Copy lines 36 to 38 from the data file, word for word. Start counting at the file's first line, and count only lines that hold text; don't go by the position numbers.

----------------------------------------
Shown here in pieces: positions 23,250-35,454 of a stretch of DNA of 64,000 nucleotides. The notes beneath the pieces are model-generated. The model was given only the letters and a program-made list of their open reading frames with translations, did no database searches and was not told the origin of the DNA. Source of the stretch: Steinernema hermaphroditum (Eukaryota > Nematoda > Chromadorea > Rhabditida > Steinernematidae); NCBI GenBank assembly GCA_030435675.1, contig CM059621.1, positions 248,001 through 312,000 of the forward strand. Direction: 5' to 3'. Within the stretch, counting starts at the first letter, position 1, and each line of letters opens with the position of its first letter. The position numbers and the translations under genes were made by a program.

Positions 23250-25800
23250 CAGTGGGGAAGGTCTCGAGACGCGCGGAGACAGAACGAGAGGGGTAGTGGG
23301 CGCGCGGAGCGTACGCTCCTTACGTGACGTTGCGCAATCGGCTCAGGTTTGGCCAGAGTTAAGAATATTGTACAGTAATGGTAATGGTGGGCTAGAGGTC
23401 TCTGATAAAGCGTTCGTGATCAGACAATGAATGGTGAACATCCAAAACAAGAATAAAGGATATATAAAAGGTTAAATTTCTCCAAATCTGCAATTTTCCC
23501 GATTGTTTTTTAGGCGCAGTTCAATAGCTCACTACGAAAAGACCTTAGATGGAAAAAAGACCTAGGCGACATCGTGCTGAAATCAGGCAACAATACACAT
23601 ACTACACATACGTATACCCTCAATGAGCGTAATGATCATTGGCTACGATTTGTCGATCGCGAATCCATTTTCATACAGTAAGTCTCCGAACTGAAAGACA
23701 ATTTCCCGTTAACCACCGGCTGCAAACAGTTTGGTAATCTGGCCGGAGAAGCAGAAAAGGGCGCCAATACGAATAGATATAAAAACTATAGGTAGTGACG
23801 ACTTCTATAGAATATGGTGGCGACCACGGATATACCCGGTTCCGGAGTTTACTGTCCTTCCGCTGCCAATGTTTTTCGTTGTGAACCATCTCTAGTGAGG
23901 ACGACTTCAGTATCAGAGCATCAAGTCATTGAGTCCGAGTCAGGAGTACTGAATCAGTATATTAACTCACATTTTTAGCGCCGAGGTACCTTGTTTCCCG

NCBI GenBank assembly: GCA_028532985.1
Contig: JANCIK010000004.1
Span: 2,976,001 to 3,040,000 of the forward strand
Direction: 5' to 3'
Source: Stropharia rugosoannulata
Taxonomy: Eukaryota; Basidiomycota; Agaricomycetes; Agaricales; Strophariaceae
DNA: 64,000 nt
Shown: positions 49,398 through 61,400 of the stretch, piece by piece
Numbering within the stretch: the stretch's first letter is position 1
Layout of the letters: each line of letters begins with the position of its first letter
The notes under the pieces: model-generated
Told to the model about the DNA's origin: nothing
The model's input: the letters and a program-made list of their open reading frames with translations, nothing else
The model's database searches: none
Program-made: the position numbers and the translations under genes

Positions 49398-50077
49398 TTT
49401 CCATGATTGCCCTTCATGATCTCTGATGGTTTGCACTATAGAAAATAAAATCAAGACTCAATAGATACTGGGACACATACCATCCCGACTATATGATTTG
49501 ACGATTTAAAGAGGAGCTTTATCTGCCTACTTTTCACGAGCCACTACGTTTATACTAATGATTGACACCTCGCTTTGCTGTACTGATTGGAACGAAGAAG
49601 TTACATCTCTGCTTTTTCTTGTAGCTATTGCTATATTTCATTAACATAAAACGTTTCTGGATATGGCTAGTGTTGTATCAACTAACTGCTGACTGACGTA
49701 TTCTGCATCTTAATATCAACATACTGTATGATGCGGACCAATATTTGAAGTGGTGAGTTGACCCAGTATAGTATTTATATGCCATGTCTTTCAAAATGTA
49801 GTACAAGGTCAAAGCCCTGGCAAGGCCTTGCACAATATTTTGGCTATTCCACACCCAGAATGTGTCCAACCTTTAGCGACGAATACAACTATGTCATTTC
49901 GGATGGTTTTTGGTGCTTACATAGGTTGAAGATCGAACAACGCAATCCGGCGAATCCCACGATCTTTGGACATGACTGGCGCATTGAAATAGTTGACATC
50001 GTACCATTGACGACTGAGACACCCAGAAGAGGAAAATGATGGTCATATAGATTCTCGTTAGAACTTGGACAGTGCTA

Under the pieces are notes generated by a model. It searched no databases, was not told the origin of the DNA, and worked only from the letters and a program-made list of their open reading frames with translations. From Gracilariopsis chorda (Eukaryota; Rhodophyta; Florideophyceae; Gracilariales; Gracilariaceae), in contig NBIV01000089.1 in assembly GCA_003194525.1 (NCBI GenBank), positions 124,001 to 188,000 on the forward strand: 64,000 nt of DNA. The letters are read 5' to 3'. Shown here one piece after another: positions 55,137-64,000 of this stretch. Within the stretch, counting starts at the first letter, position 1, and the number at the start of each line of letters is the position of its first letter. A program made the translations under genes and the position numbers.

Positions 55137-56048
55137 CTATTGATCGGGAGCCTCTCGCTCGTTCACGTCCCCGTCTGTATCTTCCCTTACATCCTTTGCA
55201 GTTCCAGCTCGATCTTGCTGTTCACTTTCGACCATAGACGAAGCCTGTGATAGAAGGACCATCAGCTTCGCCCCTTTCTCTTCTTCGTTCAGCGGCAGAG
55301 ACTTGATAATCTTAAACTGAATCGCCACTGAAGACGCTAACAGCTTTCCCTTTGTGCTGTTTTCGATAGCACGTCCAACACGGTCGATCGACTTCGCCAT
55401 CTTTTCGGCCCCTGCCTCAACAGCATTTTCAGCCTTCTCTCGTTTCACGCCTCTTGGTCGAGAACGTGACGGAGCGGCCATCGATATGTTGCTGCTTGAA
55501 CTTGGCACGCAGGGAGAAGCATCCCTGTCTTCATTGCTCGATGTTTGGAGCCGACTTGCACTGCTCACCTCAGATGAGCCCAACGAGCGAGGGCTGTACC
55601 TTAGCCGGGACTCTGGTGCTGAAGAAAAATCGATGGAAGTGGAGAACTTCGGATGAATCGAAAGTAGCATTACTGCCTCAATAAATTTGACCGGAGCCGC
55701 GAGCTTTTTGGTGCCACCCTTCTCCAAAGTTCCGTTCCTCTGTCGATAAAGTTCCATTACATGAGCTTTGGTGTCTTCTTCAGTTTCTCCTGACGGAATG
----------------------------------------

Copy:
Positions 55137-56048
55137 CTATTGATCGGGAGCCTCTCGCTCGTTCACGTCCCCGTCTGTATCTTCCCTTACATCCTTTGCA
55201 GTTCCAGCTCGATCTTGCTGTTCACTTTCGACCATAGACGAAGCCTGTGATAGAAGGACCATCAGCTTCGCCCCTTTCTCTTCTTCGTTCAGCGGCAGAG